Among all objects of design, our clothes are the most universal and intimate. Like other kinds of design, fashion thrives on productive tensions between form and function, automation and craftsmanship, standardization and customization, universality and self-expression, and pragmatism and utopian vision. It exists in the service of others, and it can have profound consequences—social, political, cultural, economic, and environmental.
Fashion as Design focuses on a selection of more than 70 garments and accessories from around the world, ranging from kente cloth to jeans to 3D-printed dresses. Through these garments, we’re going to look closely at what we wear, why we wear it, how it’s made, and what it means. You’ll hear directly from a range of designers, makers, historians, and others working with clothing every day—and, in some cases, reinventing it for the future. Studio visits, interviews, and other resources introduce the history and development of each garment and their changing uses, meanings, and impact over time.
Course Learning Objectives:
Develop critical tools to appreciate and contextualize fashion design—from everyday clothing to couture garments—through many different perspectives.
Trace the history, development, and impact of garments over time, and explore how they may be reinvented.
Investigate garments through multiple lenses including politics, identity, and economics.
Understand more about the lifecycle of clothing, from its design and production to its marketing, distribution, and consumption.
Better comprehend the choices you make about fashion with respect to the visual language of dress, individual and collective identities, and issues such as labor practices, sustainability, and body politics.
Wearing certain garments can inspire heroic transformations, while heroes can elevate everyday clothing to iconic status. In this module, you will discover the relationship between aspiration, achievement, adulation, and attire through a wide range of heroes—and even imagine yourself as a space hero in the future.
When we put on clothes, we change the shape and outline of our bodies—sometimes profoundly. The silhouettes we adopt are determined by everything from shifting trends in fashion to what looks and feels good. This week, we explore how clothes shape the body and how cultural constructions of the body shape clothes.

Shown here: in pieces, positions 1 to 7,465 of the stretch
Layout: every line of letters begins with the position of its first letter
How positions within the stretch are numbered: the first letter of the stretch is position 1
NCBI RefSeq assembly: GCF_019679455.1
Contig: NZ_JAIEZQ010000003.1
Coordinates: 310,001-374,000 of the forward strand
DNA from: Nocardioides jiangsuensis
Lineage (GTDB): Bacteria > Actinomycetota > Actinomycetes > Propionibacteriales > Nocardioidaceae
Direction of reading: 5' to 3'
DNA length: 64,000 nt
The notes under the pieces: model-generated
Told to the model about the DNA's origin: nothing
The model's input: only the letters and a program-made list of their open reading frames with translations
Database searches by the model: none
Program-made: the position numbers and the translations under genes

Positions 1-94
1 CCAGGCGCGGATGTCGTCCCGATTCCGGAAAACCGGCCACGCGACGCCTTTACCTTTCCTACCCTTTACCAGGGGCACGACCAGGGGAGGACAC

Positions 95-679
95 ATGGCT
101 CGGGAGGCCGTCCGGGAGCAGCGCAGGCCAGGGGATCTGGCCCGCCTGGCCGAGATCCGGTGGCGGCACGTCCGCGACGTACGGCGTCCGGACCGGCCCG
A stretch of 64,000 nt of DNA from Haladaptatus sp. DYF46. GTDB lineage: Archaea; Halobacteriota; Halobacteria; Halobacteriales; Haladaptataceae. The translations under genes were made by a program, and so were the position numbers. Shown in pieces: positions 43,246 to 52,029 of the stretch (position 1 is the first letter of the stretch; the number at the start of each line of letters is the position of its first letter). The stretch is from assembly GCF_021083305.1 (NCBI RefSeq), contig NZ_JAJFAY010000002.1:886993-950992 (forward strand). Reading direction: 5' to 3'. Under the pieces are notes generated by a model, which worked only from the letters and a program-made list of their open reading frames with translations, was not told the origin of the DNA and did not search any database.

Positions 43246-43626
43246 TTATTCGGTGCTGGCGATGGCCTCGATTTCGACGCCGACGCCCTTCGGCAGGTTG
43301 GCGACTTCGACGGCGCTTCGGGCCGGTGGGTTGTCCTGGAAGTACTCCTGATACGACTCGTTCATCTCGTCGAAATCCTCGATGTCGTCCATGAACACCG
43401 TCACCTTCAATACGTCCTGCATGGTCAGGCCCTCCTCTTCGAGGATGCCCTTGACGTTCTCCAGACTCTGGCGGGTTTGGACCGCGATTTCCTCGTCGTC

The French word couture means “dressmaking” or “sewing,” and often refers to one-of-a-kind, primarily handmade garments intended for a specific individual. This module approaches couture from a broader perspective, exploring the complex processes—from traditional handcrafting to the use of new technologies—that go into the making of high-end and everyday garments.
This module examines the lifecycle of garments, an often overlooked aspect of fashion that many individuals and companies are addressing with growing urgency. How do garments begin, how do they end, and how does the cycle of production, consumption, and disposal impact the world around us?
Modesty has many varied expressions that can be informed by social, religious, or political identifications, as well as by personal choice. But whether covered up or exposed, our bodies are often battlegrounds for continually shifting societal claims around morality, agency, and etiquette.
What we wear and how we wear it can communicate messages, create group identification, borrow and remake existing styles, or subvert a garment’s traditional associations. While choosing and wearing clothes is an act of personal expression, it is also a response to many of the topics addressed in the preceding weeks of this course. In this final week, we look at the ways in which clothing allows us to feel connected to others and to stand out.
Graded: Reflect on your own wardrobe
ENROLL IN COURSE